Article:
Climbing legend Sir Chris Bonington plans to use milestone birthday to highlight incurable disease that killed his wife

Sir Chris Bonington walking in the Lake District

Sir Chris Bonington walking in the Lake District

First published in News
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LEGENDARY mountaineer Sir Chris Bonington is to use his 80th birthday year to highlight a debilitating condition which claimed the life of his wife Wendy.

The Cumbrian-based climber turns 80 tomorrow (Wednesday) and plans to use the coming year to improve awareness of motor neurone disease (MND), for which there is no cure and about which there is very little known.

He and his family are also raising funds online for three organisations, including the Motor Neurone Disease Association, which funds research into MND and provides support, along with Hospice at Home and Cumbria Crossroads, which both gave care and support to the family during Wendy’s illness.

Sir Chris started climbing in 1951, at the age of 16, and it has been his passion ever since. During over 60 years of adventure, Bonington has undertaken and led 19 Himalayan expeditions, including four to Everest. He has made numerous first ascents around the world, while also continuing to indulge his love of hillwalking and rock climbing when back at home in the Lake District or exploring other parts of the UK and Ireland.

He made the first British ascent of the north wall of the Eiger and led the 1970 expedition that completed the first ascent of the south face of Annapurna, the biggest and most difficult climb in the Himalaya at the time. He went on to lead the successful expedition that made the first ascent of the south west face of Everest in 1975, which also saw the first British mountaineers reach the summit of the world’s highest peak in Doug Scott and Dougal Haston.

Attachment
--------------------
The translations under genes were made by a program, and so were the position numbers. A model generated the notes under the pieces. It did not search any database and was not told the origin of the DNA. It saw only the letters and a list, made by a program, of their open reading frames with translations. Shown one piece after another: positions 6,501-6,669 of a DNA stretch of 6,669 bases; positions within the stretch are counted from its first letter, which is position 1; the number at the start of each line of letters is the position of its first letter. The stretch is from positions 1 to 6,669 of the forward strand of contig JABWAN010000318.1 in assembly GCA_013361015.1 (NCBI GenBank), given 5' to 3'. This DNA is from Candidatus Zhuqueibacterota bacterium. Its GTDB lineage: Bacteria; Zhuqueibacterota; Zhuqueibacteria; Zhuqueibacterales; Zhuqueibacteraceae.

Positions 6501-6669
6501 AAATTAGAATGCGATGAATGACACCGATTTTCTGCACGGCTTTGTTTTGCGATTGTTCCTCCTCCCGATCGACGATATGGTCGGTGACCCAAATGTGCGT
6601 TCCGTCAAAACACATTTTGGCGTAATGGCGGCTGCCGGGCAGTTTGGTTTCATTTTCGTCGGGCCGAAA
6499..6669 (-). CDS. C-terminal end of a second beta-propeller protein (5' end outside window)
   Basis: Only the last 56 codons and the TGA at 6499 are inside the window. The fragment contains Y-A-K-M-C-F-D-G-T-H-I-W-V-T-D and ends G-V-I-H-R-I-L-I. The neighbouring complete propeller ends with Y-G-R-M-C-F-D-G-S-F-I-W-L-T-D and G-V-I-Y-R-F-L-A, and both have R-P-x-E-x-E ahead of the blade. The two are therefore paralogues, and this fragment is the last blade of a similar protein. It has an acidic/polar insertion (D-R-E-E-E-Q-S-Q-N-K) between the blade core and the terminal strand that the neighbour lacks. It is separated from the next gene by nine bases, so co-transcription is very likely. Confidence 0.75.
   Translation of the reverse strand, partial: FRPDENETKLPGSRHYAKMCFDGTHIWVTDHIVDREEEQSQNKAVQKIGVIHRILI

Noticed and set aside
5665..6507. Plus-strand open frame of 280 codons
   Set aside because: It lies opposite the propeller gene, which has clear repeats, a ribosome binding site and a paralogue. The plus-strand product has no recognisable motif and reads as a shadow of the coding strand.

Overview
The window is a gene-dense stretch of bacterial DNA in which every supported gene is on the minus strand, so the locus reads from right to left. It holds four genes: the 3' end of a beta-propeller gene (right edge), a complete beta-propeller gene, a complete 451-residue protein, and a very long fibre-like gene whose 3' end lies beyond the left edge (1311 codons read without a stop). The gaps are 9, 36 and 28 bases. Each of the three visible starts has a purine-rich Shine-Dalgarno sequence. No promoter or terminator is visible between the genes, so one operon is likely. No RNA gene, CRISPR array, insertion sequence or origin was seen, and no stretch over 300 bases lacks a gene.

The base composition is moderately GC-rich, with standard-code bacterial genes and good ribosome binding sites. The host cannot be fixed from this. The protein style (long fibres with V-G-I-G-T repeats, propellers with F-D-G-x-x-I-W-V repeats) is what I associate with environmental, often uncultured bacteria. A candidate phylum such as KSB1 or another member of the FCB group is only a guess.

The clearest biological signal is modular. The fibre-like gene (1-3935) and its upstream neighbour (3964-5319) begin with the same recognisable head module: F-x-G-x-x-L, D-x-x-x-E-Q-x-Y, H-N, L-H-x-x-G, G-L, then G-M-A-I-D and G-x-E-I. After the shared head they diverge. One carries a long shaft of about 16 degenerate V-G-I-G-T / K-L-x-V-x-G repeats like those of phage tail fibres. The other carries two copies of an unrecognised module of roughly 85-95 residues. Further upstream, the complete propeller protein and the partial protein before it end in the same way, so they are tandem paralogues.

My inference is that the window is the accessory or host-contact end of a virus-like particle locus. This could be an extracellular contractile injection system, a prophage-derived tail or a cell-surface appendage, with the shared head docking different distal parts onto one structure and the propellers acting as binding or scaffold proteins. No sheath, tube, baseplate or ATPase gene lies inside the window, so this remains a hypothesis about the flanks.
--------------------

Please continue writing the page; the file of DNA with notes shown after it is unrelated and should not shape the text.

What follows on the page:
In 1977, Sir Chris and Scott made the first ascent of the Ogre in Pakistan. Their dramatic six days long descent, during which Scott broke both legs and Bonington broke ribs, has become the stuff of climbing legend. The peak was not climbed again for another 24 years.

He finally reached the summit of Everest at the age of 50 in 1985, as a member of a Norwegian expedition. He is still active in the mountains, climbing with the same enthusiasm as he had at the beginning of his career.

Sir Chris has written 17 books and fronted numerous television programmes, and was a key participant in the ground-breaking live television broadcast of the first ascent of the Old Man of Hoy in 1966. He has also lectured to the public and corporate audiences all over the world. He received a knighthood in 1996 for services to mountaineering.

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